Jump to content
Sign in to follow this  
Archlyte

5 second default Combat Rounds?

Recommended Posts

I was toying with the idea of having a default round time, for personal combat, of 5 seconds. This would not be a hard rule and can be elastic to fit RAW, but I feel like being able to have everyone on the same sheet of music about how much time we are talking about on average for a Round to elapse. 

Pros: 

  • Beyond the Maneuver and Action type descriptions the players and GM will understand more or less what can get done
  • Ammo makes more sense
  • Helps combat You Go-I Go by having a shorter amount of time in which everyone is doing things. 

Cons:

  • May lead to issues when vehicles enter Personal Combat
  • People tend to think of their turn in a vacuum and the shortened time period might be ineffective at helping players to formulate reasonable descriptions of what they do in that time.
  • Other things like Prepare may be weird. 

 

Any ideas or thoughts about this possible house rule? If you like having the long, elastic rounds could you elaborate on why you like it? Also if anyone knows why they made the rounds elastic or thinks they may know why I would like to hear any thoughts on that too. 

Share this post


Link to post
Share on other sites
9 hours ago, Archlyte said:

People tend to think of their turn in a vacuum...

It seems to me this is the crux.  If they play the game with any regularity, and you are GM'ing it appropriately, this shouldn't happen.  Yes, it's kind of a default for people coming from other systems, but the narrative dice give everybody a reason to pay attention to everybody else's turn, either narratively because it's more fun, or even selfishly if it's just to make a case for receiving a benefit.

Without this concern, I don't see the point.  A danger is it feeds a different expectation, which is that a PCs turn doesn't overlap with others, but the rules are pretty clear that some overlap is accounted for.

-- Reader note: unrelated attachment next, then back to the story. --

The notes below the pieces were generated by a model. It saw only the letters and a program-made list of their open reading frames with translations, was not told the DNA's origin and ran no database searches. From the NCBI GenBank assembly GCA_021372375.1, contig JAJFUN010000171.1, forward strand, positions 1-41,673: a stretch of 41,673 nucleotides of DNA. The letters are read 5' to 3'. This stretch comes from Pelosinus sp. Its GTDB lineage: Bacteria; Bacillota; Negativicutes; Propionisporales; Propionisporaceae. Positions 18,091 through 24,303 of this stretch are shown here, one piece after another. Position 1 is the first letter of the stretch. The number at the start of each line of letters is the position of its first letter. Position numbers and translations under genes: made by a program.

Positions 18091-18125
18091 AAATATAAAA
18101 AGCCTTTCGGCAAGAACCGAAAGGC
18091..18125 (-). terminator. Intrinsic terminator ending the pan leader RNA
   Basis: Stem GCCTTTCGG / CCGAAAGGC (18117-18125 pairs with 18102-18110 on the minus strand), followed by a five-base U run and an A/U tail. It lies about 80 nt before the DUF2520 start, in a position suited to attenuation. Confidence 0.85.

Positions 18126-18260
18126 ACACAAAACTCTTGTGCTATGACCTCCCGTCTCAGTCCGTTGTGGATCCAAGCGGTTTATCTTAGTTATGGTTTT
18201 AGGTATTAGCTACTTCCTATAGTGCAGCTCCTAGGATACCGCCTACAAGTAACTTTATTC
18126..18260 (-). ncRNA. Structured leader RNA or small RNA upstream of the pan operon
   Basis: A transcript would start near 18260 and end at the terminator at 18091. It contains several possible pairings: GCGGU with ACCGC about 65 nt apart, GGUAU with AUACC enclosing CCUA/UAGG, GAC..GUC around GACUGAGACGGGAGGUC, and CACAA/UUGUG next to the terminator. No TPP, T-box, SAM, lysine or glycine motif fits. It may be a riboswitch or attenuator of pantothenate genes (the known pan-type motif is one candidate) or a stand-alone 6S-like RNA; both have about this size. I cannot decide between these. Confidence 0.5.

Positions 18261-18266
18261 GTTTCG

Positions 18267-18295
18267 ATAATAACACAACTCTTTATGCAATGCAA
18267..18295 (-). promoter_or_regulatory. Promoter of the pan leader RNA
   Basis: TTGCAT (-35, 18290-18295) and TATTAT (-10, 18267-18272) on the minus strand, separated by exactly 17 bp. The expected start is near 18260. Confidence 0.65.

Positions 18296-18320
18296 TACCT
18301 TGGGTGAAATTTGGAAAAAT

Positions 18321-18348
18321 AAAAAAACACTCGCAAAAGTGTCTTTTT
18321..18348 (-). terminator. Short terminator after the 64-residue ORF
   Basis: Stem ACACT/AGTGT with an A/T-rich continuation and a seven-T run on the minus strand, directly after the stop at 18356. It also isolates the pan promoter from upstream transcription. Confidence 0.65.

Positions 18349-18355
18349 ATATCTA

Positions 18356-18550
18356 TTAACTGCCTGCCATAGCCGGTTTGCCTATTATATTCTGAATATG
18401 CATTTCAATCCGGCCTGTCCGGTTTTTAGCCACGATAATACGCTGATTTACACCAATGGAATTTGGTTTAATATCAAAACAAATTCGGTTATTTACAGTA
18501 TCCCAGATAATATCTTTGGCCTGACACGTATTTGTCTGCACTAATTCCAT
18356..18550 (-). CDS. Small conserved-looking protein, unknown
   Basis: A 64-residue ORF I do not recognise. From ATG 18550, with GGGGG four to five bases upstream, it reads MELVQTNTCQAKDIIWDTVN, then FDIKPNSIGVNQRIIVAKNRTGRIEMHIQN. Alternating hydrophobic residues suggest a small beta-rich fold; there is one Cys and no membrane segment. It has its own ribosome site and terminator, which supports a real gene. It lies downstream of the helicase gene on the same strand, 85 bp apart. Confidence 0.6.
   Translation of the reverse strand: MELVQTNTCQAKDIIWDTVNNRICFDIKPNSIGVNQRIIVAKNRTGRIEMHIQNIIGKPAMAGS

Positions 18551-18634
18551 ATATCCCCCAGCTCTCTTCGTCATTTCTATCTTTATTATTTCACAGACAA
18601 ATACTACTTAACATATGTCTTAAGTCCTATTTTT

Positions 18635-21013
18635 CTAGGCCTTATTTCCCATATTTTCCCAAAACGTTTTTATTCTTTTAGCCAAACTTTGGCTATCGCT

Share this post


Link to post
Share on other sites

I don't think it's any different than the existing rules. A round can take up to a minute, however Joe Quickdraw might skin their smoke wagon, fire, and kill the one and only target is less than 5 seconds. I don't see how the RAW are broken, so this is a solution looking for a problem imo.

Share this post


Link to post
Share on other sites

I prefer the ambiguous nature of time. It fits with the narrative system. When you assign a set amount of time, it begets computations by players.

5 seconds: Only 5 seconds to fly how far? Only 5 seconds to hack into the computer and open the door?

Ok make it 30 seconds: 30 seconds to sprint down that hallway and open the door? It takes me 30 seconds to pull out my blaster and shoot one guy? I can't even put my blaster away without causing Strain? (player demonstrates pulling a blaster from a holster, shooting, re-holstering 10 times in 30 seconds). 

When this gets asked, I've just used RAW and said its a varying amount of time to be able to do one or two brief things and tell them not to dwell on it too much. The only time referred to in combat is a measurement called a, "round", which is in flux.

If you must know how much time the combat took to complete (there's a proverbial clock ticking) then I usually assign about a minute per round. But, I don't see a problem with making the time less depending on what actually happened during that combat session. If the party blasted it out for a while against several minion groups, then sure a minute per round. There was lost lots happening each round with several minions being blasted during each. If combat was only 2 rounds of the PCs opening fire on one enemy and downing him, then I might say it was over in a matter of seconds, not 2 minutes.